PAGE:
Re: Ruse's Science Article

From: RFaussette@aol.com
Date: Tue Mar 11 2003 - 07:18:52 EST

  • Next message: John Burgeson: "Re: Fw: Creation!"

    In a message dated 3/11/03 12:39:46 AM Eastern Standard Time,
    hvantill@chartermi.net writes:

    > I see Ruse's comments as an expression of: a) a desire to protect science
    > from being kidnapped and held hostage by any religious worldview, whether
    > theistic, agnostic or atheistic, 2) a judgment that that a lot of
    > worldview-driven nonsense has come to be falsely associated with science,
    > especially with the concept of evolution, 3) a desire to see more
    > substantive discussion about what well-informed science and honest religion
    > might contribute to one another, and 4) the confidence that his personal
    > worldview need not be protected by a program of misrepresenting or
    > exploiting science to say what it does not or cannot say.
    >
    > Looks like an excellent model.
    >
    > Howard Van Till
    >
    >
    >
    >

    Except that it is a marked contrast to the reality of the sciences as
    presented in David sloan Wilson's Darwin's Cathedral who claims functionlaism
    in the social sciences and evolutionary biology were hijacked in the '60s by
    social scientists to deny group selection in order to disenfranchise any
    claim that religious belief and practice were efficacious for those
    practicing them. Below is Dawkins' (an evolutionary biologist) latest
    offering. Note Dawkins VERSUS priests. Ruse has the reality backward. It is
    NOT science that is being kidnapped by religion but religion being
    deliberately and *incorrectly* undermined by science. Wilson calls religion
    adaptive. See below:

    Dawkins versus the priests and New Age shamans? No contest

    Richard Dawkins is suitably knockabout in A Devil's Chaplain - but he should
    stop pulling his punches, writes Robin McKie

    Sunday March 9, 2003
    The Observer

    A Devil's Chaplain
    by Richard Dawkins
    Weidenfeld & Nicolson 16.99, pp264

    Consider this experiment in temporal ingenuity. You are holding your mother's
    left hand. At the same time, she clutches her own mother, your grandmother,
    with her right. Your grandmother then holds her mother's hand, and so on into
    the past.

    With each individual allocated a yard of private space, your ancestral queue
    snakes off into the Industrial Revolution, through the Middle Ages and on into
    prehistory, until, 300 miles down the line, it eventually reaches the missing
    link, the common ancestor that humans shared with chimpanzees six million
    years
    ago.

    Now imagine a similar, parallel queue emerging from that common ancestor, this
    time following the chimpanzee side of her family - until it reaches the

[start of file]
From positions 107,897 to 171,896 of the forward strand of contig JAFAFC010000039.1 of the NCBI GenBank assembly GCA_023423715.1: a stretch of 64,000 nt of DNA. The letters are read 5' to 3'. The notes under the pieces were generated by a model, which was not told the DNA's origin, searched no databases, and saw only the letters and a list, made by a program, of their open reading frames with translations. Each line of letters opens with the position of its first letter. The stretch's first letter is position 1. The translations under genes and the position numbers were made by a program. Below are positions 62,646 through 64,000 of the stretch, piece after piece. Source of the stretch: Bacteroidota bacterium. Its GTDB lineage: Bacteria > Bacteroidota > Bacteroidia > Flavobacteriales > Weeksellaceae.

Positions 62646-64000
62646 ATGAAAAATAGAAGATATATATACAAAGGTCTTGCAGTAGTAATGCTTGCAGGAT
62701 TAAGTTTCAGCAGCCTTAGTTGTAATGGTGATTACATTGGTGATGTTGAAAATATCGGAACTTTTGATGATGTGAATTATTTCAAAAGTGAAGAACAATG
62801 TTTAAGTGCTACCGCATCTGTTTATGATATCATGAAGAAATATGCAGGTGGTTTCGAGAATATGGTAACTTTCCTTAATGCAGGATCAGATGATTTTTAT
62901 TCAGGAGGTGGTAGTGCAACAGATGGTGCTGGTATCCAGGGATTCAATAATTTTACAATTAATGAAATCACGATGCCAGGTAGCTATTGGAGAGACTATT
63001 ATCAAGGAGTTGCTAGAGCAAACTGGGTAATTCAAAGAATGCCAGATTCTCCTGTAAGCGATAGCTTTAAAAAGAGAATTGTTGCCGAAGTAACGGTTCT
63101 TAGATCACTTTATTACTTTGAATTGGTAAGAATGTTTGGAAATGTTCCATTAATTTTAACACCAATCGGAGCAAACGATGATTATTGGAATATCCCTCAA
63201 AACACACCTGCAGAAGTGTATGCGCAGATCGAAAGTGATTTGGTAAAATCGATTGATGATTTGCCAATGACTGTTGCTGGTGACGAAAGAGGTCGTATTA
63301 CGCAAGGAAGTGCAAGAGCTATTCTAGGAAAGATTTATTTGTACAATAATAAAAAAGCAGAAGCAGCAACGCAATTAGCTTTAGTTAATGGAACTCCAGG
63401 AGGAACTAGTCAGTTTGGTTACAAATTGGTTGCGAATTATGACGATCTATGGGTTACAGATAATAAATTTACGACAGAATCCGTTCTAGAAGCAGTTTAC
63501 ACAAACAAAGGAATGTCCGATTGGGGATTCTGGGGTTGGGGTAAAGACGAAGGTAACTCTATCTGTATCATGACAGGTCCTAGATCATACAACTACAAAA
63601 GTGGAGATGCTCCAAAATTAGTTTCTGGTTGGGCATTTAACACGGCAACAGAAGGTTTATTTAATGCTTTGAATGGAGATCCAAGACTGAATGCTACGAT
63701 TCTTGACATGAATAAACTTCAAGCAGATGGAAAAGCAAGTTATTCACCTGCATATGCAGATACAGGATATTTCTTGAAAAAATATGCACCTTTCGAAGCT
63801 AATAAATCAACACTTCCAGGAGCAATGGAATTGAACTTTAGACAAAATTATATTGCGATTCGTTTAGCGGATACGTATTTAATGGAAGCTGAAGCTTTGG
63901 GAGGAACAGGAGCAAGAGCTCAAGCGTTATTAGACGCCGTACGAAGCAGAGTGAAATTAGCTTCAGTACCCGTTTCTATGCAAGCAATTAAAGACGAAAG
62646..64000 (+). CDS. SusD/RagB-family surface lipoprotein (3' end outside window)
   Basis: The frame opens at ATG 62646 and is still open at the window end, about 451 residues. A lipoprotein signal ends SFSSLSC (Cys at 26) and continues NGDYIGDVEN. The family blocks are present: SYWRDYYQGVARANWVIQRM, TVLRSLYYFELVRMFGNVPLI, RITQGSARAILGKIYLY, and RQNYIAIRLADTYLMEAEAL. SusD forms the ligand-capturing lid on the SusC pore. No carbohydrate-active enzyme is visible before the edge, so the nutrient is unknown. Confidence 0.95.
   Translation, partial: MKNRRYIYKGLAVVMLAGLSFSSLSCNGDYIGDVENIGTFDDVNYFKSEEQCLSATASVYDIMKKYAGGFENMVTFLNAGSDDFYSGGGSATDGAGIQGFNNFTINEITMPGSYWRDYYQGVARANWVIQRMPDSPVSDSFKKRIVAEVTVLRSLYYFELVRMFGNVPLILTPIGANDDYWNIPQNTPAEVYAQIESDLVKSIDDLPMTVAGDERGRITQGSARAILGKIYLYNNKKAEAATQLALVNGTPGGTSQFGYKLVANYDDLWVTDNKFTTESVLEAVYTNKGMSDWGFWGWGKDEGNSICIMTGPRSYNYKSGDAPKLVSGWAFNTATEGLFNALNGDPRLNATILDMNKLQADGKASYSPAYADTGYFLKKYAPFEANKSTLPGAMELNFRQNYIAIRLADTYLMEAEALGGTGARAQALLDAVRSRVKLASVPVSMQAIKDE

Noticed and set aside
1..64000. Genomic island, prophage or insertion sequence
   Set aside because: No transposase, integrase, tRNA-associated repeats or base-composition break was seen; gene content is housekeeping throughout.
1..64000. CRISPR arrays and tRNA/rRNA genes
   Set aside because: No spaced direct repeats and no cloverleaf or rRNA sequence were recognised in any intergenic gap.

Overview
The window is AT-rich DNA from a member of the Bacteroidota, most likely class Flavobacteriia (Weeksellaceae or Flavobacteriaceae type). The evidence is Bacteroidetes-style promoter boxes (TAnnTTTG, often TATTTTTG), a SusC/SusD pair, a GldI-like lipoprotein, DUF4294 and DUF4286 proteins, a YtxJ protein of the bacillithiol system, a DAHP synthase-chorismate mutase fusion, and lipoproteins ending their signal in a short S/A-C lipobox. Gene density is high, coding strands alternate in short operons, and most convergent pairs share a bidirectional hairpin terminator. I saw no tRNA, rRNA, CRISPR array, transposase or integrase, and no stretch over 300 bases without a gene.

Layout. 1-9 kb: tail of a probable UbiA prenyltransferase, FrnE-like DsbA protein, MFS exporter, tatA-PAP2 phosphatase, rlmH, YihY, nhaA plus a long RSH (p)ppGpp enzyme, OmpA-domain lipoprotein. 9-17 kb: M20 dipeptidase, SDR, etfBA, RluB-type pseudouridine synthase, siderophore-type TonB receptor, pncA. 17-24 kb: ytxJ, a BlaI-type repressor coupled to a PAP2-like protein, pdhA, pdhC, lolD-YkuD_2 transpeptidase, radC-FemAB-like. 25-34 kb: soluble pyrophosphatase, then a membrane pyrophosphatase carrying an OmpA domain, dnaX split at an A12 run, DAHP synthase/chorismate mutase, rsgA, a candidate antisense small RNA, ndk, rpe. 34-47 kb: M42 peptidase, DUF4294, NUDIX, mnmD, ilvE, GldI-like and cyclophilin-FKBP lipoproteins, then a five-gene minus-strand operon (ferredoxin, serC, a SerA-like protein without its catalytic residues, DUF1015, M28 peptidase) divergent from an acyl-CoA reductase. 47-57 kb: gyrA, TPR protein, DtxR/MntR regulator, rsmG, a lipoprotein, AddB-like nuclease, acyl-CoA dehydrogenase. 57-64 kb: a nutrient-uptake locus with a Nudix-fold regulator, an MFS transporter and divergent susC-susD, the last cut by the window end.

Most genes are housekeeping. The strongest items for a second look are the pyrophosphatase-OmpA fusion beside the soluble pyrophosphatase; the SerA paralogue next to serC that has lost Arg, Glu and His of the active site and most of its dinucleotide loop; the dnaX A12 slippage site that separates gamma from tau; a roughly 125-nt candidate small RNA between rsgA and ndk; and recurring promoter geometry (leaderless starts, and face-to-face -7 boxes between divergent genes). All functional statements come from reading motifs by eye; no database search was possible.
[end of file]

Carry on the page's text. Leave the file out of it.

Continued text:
present
    day. 'You are now face to face with your chimpanzee cousin, and you are joined
    to her by an unbroken chain of mothers holding hands,' Dawkins observes.

    Full text
    <A HREF="http://books.guardian.co.uk/reviews/scienceandnature/0,6121,910163,00.html">http://books.guardian.co.uk/reviews/scienceandnature/0,6121,910163,00.html>

    A Devil's Chaplain
    Richard Dawkins
    Hardcover - 320 pages (6 February, 2003)
    Weidenfeld & Nicholson; ISBN: 0297829734
    AMAZON - UK
    <A HREF="
    http://www.amazon.co.uk/exec/obidos/ASIN/0297829734/humannaturecom">http://www.amazon.co.uk/exec/obidos/ASIN/0297829734/humannaturecom>

    Reviews

    Book Description

    The selected writings of the famous evolutionary biologist who has changed the
    way people think.

    Synopsis

    A reviewer wrote of "The Selfish Gene" that it was 'rich with metaphor,
    passionate arguments, wry humour, colourful examples and unexpected
    connections'. This selection of Richard Dawkins large output of articles,
    lectures, individual chapters and reviews demonstrates the breadth of his
    interests, the sheer quality of his writing and the challenging nature of his
    trenchantly held views. Whether writing on the many aspects of evolution or on
    science in general, the importance of science, the poetry of science, the fact
    that science is inspiring (or ought to be), he is often provocative, sometimes
    outrageous, never less than highly influential.

    About the Author
    Richard Dawkins is an evolutionary biologist renowned throughout the world. He
    was educated at Oxford and taught zoology before becoming the first holder of
    the Charles Simonyi Chair of the Public Understanding of Science at Oxford
    University, in 1995. His previous books rank among the most influential
    intellectual works of our time., They include The Selfish Gene (1976), River
    Out of Eden (1995), and Unweaving the Rainbow (1999).

    Dawkins is a proponent of strict Darwinism which as wilson says is now proven
    to be incorrect and was ideologically suppressed beginning in the '60s and
    now replaced by multilevel selection theory which supports Spencer's idea (as
    early as 1876) and durkheim's functionalsim that ecclesiastical systems
    maintain social bonds and operate as organisms as Calvin said in his
    catechism.

    rich

        
        



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